City u18s midfield terrier Jack Byrne has spoken to mcfc.co.uk after returning from the Euro Elite qualifiers in Austria with Ireland u17s.
Ireland could consider themselves desperately unlucky not to make this summer’s finals in Slovakia, after a 1-1 draw against Serbia in their final group game saw them finish third in the group.
Jack scored in that game and revealed that, despite their exit, he is proud of what his nation achieved in their three game qualification campaign.
“It’s brilliant to know that the Republic of Ireland can compete with major nations and has started to produce technically gifted players because when people think of Ireland all they think of is big hearts but we actually get the ball down and play now.
“We’ve got a good group of technical players there which encourages us to keep the ball on the floor and to move it around.
“It was heartbreaking to go out like we did and I’m still thinking about it now – to come so close and to actually have beaten Austria, the team that we went out to just made it even more gutting – to know that we were better than them on that day.”
Jack joined City from Ireland's St Kevin’s Boys FC in 2011 and admits that the experience of leaving home as a 16-year old to live in digs has its up and downs.
“I do get homesick – at first it wasn’t so bad because it was exciting to be coming to join a Premier League club but there are times when it’s difficult and you wish you could nip home to check in with the family.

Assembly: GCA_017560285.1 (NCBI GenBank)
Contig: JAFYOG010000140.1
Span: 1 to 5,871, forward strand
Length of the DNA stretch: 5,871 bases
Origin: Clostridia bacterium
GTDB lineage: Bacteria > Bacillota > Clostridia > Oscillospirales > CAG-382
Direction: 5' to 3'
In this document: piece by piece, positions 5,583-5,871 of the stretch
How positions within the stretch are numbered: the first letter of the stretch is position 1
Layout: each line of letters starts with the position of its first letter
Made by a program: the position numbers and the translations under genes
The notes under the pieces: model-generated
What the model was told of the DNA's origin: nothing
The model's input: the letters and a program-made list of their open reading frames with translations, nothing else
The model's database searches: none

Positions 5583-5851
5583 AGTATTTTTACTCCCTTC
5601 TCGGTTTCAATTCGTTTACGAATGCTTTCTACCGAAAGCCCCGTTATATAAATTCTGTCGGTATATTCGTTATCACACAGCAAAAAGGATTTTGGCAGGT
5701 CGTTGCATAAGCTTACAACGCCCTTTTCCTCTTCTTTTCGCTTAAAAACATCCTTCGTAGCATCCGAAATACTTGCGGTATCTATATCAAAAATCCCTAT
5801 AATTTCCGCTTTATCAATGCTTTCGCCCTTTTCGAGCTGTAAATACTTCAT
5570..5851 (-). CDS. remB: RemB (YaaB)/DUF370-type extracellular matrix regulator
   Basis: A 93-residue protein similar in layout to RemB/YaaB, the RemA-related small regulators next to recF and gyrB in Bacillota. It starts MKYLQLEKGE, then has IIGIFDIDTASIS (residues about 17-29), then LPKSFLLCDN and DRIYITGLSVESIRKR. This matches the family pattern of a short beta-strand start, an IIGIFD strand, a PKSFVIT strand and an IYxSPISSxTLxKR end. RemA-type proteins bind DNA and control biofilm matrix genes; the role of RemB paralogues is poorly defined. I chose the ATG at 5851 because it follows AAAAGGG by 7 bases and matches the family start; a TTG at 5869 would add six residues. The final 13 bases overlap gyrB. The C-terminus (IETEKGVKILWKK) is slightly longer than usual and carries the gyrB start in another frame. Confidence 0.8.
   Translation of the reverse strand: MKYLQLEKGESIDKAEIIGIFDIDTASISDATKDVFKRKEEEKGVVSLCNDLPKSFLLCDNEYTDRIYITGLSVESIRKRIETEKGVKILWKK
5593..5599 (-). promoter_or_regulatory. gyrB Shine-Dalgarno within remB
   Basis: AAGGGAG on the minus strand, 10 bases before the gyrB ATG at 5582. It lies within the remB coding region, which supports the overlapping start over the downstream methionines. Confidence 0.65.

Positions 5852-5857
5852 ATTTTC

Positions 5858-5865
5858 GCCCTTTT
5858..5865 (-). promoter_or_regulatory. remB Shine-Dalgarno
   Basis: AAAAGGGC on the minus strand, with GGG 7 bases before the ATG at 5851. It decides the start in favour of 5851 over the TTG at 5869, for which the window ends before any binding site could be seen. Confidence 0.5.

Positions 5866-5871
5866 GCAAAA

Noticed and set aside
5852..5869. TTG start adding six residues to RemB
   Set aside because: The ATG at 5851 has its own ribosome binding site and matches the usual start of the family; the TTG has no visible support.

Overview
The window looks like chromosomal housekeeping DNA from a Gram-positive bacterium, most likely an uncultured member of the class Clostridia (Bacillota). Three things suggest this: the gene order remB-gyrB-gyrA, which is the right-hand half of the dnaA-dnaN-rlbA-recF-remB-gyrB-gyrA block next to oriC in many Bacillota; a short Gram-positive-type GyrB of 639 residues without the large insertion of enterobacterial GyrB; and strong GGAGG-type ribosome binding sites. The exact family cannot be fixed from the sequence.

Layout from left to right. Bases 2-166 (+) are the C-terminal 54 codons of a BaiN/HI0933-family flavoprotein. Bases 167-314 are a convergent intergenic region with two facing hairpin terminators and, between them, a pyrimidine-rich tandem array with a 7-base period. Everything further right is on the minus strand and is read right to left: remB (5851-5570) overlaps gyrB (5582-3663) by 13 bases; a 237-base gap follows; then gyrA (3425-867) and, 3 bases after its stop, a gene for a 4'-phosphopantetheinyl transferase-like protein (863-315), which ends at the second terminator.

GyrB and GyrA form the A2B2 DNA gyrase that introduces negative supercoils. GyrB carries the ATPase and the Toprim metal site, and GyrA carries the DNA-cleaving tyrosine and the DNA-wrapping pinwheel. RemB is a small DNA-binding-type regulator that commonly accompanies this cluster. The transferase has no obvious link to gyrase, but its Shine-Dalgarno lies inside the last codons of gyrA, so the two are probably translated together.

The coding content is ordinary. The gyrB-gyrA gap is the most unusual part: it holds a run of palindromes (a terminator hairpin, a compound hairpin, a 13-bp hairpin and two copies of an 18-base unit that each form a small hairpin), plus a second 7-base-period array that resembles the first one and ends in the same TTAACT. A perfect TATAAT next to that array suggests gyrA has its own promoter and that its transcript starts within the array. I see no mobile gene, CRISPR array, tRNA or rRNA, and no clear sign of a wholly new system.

“Ultimately, I have a great opportunity here and when you’re playing or training there’s no problem but we get lots of downtime and that’s when you do wish you could just see what’s happening at home.
“I speak to my family two, three, four times a day, on the phone during the day and then we’ll Skype at night. It's hard but I think it will make me a stronger person in the end.”
City u18s had a difficult start to the campaign but have since improved and are unbeaten in their last five league games – it’s development that can be charted on a collective and individual basis.
“The season started off slow, we were losing quite a lot of games,” Byrne admitted. “Every week we had a very young side but now, since Christmas, we’ve been doing well and we’re gradually getting better and better.
“I think I’ve improved a lot off the ball, I used to be quite lazy – now I think I’m better at pressing and tracking runners."
A fiery individual, Jack’s name has been no stranger to the referee’s notebook but the Dubliner feels that this fiercely competitive spirit gives him and his colleagues an advantage when they’re in combat.
“I like being noticed on the pitch, that’s the way I am, I think it helps my teammates too and gets them fired up,” he said.
“Occasionally that can go too far and I can get into trouble but [Head of Academy Education] Pete Lowe has helped me to channel this in the right way.
"He has quite a good little thing where he says ‘traffic lights’, meaning there’s red, amber and green and when I’m green I’m fine, amber is mean Jack going towards being bad and when I’m red I need to pull myself back.”
If Jack can continue to the tow this notoriously fine line, you may just be hearing a lot more about him in the years to come.